Gavin R. Putland, BE PhD
Friday, December 23, 2011 | (Comment) |
How tax causes financial crises and unaffordable housing
If you want to model the economy through the bubble-burst-recession cycle, as Steve Keen is trying to do, the math gets complicated. But if you only want to find some sufficient conditions for financial instability (or, on the contrary, necessary conditions for financial stability), the math is dead easy: you assume financial stability and look for conditions under which that assumption leads to an absurdity or a contradiction. The conditions relate to taxation of property, and can be represented by means of a “contour map” on which you can locate our tax system to see whether it is compatible with financial stability. And it isn't.
The property market, being the biggest “physical” asset market and the market in which acquisitions are most dependent on debt, is the most obvious place to look for financial instability.
First we define our symbols. Suppose that a property has a gross annual rental yield y, appreciates at an annual “growth” rate g, can be mortgaged at an effective annual interest rate i, and is subject to a public holding charge or “land tax” at an annual rate τ, where all four variables are expressed as decimals; e.g., if y=0.04, the yield is 4% per annum, and so on.
The “effective” interest rate is the appropriately weighted average of interest paid and interest forgone — that is, the interest paid on the debt-funded part of the purchase price plus the interest forgone on the remainder, all divided by the price.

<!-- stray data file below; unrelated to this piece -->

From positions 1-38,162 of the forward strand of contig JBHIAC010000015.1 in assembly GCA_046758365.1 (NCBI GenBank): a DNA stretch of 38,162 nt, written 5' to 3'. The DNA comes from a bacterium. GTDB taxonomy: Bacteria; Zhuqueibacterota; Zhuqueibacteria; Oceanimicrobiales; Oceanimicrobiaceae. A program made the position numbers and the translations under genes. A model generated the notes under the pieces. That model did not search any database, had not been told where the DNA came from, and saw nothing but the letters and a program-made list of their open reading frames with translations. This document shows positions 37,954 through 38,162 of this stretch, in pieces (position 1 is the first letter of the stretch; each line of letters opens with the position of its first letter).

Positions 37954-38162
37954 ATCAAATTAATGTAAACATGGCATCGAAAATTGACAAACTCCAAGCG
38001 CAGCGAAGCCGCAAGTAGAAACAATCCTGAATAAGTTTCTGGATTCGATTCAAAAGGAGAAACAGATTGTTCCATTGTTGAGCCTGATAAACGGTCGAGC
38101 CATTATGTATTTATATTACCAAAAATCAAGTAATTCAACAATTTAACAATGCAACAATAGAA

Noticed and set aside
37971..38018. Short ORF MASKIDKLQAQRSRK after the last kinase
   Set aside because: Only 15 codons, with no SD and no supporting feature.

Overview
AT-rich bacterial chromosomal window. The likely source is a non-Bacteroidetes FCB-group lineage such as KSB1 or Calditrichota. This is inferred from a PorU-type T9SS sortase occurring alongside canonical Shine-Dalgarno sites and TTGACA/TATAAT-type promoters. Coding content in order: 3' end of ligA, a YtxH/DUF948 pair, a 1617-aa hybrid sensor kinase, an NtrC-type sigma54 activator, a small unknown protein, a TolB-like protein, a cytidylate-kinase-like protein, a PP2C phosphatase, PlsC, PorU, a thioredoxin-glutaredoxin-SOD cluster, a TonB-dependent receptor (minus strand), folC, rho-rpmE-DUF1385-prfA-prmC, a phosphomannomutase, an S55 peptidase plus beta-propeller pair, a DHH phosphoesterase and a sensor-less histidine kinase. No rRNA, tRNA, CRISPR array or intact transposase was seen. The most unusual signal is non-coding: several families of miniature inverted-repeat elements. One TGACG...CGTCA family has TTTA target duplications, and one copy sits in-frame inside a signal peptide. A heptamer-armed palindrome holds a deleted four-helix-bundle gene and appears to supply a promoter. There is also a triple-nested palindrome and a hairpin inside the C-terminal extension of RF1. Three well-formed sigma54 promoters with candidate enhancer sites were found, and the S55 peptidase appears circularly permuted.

In the case of an improved property (e.g. a property including a building), τ is expressed in terms of the improved value for present purposes (even if the rate defined by legislation is levied on the land value alone — as it should be, to avoid penalizing construction).
The applicable appreciation rate is that of a fixed address — not to be confused with that of the average property or the median property. As cities grow, average and median properties move further from city centres, so that their prices do not grow as fast as those of particular properties.
Now we invoke the assumption of financial stability. The weakest form of that assumption is that lending and servicing of loans can continue under the most favourable circumstance, namely equilibrium — not in the sense that prices are constant (which would mean g=0), but rather in the sense that y, g, i and τ are constant.
When the market reaches equilibrium, buying must be competitive with renting. Hence the total return (that is, the rent saved or earned, plus the appreciation) must balance the total holding cost (the interest paid or forgone, plus the holding charge). On a per-unit-price basis, this is written
y + g = i + τ .
Then we consider how taxes modify the equation. Recurrent property taxes are already included in τ. An indirect tax, in so far as it simply devalues the currency in which all values are measured, has no effect. The problem concerns income tax in its various forms.